Borax is toxic if ingested, not a safe treatment for any health problems

The claim: Drinking borax can help with health problems, such as joint pain and kidney stones

A July 18 Facebook post (direct link, archived link) shows a TikTok video where a woman touts the supposed health benefits of ingesting borax, a household cleaner.

“I’ve been using it for probably over two months now, and I have seen a drastic reduction in my joint pain, not to mention it’s believed that it can help break down kidney stones,” the woman says in the video.

She also claims the substance can help with chronic fatigue, improve sleep and boost testosterone levels in men.

It was shared more than 400 times in nine days.

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Our rating: False

Borax can be harmful or even fatal if swallowed, and there’s no proof it has any health benefits, experts say. The FDA banned it as a food additive, and a popular maker of a detergent containing the substance warns people not to ingest it or use it as a personal care product or dietary supplement.

‘Your skin can actually fall off’

Experts say they have no evidence that borax can help people’s health problems – but plenty of proof that it can be harmful.

“It does cause human health harm when it’s exposed to the skin or when it’s swallowed,” said Dr. Kelly Johnson-Arbor, the interim executive director of the National Capital Poison Center in Washington. “But we don’t have any proven, beneficial effects of borax.”

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Borax is a chemical found in some household cleaners. It and boric acid – an ingredient in ant and roach killers – belong to a family of substances called borates, Johnson-Arbor said.

While boric acid is more toxic than its chemical cousin, researchers say 10 grams of borax in adults – and just 5 grams in children – can be fatal.

Ingesting either of them also may cause nausea, vomiting, stomach aches and bowel problems, Johnson-Arbor said. Applying it to the skin can cause irritation, peeling and redness so severe that it is called the “boiled lobster” rash, experts say.

“Your skin can actually fall off from that, so it can be really dangerous to mess with,” said Kaitlyn Brown, the clinical managing director of America’s Poison Centers.

Experts: Confusion between borax, boron

The FDA says it is illegal to include borax in food, and 20 Team Mule Borax – a leading brand of the cleaner that contains the chemical – instructs people not to use it outside its recommended purposes as a laundry booster or a multi-purpose cleaner. The company specifically says not to bathe in it, apply it to the skin or ingest it.

Brown says it’s likely some people confuse the borax chemical compound with boron, an element found in fruits and nuts. Borax is produced by combining boron with sodium, hydrogen and oxygen.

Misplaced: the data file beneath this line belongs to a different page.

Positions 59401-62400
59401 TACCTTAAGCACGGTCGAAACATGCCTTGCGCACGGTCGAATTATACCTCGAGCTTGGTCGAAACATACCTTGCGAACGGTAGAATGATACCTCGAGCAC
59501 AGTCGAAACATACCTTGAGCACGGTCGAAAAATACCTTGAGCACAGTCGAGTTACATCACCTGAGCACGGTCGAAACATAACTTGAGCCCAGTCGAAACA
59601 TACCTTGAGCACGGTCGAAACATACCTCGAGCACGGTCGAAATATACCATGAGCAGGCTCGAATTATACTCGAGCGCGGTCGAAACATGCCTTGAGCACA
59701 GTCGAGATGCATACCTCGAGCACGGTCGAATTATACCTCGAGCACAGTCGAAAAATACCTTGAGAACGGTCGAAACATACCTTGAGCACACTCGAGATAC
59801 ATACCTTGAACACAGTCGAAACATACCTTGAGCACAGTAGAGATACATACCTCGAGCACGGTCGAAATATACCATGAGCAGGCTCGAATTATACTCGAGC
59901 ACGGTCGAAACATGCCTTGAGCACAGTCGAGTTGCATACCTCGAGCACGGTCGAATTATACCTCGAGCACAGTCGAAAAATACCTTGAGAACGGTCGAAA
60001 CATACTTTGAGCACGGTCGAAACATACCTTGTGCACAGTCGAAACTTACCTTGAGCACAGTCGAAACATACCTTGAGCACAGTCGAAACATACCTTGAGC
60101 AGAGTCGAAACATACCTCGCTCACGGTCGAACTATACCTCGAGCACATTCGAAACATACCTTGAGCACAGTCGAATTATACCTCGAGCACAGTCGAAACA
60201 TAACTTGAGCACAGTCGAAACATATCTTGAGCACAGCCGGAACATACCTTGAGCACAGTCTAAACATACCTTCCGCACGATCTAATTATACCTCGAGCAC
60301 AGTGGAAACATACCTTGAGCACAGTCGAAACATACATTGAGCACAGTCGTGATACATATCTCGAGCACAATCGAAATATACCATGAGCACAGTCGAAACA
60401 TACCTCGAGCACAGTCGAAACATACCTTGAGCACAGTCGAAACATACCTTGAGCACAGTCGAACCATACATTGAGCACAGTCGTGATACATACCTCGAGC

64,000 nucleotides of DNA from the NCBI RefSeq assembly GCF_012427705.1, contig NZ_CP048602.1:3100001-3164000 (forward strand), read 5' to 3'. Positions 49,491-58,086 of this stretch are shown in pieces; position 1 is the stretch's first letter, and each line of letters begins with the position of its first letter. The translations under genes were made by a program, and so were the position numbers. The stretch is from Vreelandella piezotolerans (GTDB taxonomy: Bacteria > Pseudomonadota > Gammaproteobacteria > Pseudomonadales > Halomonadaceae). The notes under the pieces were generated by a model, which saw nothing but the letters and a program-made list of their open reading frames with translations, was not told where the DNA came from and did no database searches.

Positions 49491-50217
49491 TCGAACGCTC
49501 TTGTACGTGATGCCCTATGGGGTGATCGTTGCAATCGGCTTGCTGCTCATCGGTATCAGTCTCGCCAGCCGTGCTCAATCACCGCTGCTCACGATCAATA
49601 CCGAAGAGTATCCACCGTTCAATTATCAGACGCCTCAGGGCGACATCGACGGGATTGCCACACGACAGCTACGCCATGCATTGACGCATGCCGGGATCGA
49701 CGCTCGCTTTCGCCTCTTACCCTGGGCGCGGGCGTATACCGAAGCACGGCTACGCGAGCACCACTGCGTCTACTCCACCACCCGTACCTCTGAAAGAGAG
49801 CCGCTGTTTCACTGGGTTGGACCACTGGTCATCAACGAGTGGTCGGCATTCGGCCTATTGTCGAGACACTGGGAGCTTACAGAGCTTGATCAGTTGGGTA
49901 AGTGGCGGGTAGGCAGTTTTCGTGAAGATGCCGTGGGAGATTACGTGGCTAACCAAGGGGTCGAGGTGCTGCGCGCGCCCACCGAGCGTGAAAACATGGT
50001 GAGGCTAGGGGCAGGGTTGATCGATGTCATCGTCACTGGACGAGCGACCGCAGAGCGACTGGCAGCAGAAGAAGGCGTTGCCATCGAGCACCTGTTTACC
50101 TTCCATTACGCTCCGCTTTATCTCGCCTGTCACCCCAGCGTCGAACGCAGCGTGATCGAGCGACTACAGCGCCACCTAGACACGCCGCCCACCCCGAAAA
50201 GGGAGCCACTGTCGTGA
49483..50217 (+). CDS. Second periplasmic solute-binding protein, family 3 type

Boron can be found in some dietary supplements, and Johnson-Arbor says studies on animals and in labs hinted at a possible correlation with improved bone health.

But Johnson-Arbor says the few studies of boron’s effect on humans have been “very small” and “certainly not studies that could be used to make sweeping determinations that boron has any benefit on human health.”

And experts consistently say the results produced by studies in labs are not always the same as those observed in clinical trials in people.

The National Institutes of Health says boron is not an essential nutrient for people. It sets the daily maximum intake for adults at about 20 milligrams – the amount found in about 14 cups of prune juice, 25 peaches or 30 apples.

“We have very limited evidence about the effects of boron,” Johnson-Arbor said. “We don’t have a proven, recommended daily amount that is necessary for human life.”

USA TODAY reached out to both the user who shared the video and the TikTok user who initially posted it but did not immediately receive responses from either.

The Associated Press and PolitiFact also debunked the claim.

Our fact-check sources:

  • Dr. Kelly Johnson-Arbor, July 28, Phone interview with USA TODAY

  • Kaitlyn Brown, July 28, Phone interview with USA TODAY

  • Jill Michels, July 28, Phone interview with USA TODAY

  • FDA, Aug. 25, 2022, Food Additive Status List

  • National Institutes of Health, Jan. 15, 2021, Boron

  • National Institutes of Health, June 9, 2022, Boron

  • Healthline, June 19, Is Borax Toxic?

  • Journal of Trace Elements in Medicine and Biology, December 2020, Pivotal role of boron supplementation on bone health: A narrative review

  • Clinical Toxicology, March 12, 2009, “Boiled lobster” rash of acute boric acid toxicity

  • 20 Mule Team Borax, accessed July 28, Safety Information

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This article originally appeared on USA TODAY: Borax is toxic, not a substitute for boron | Fact check

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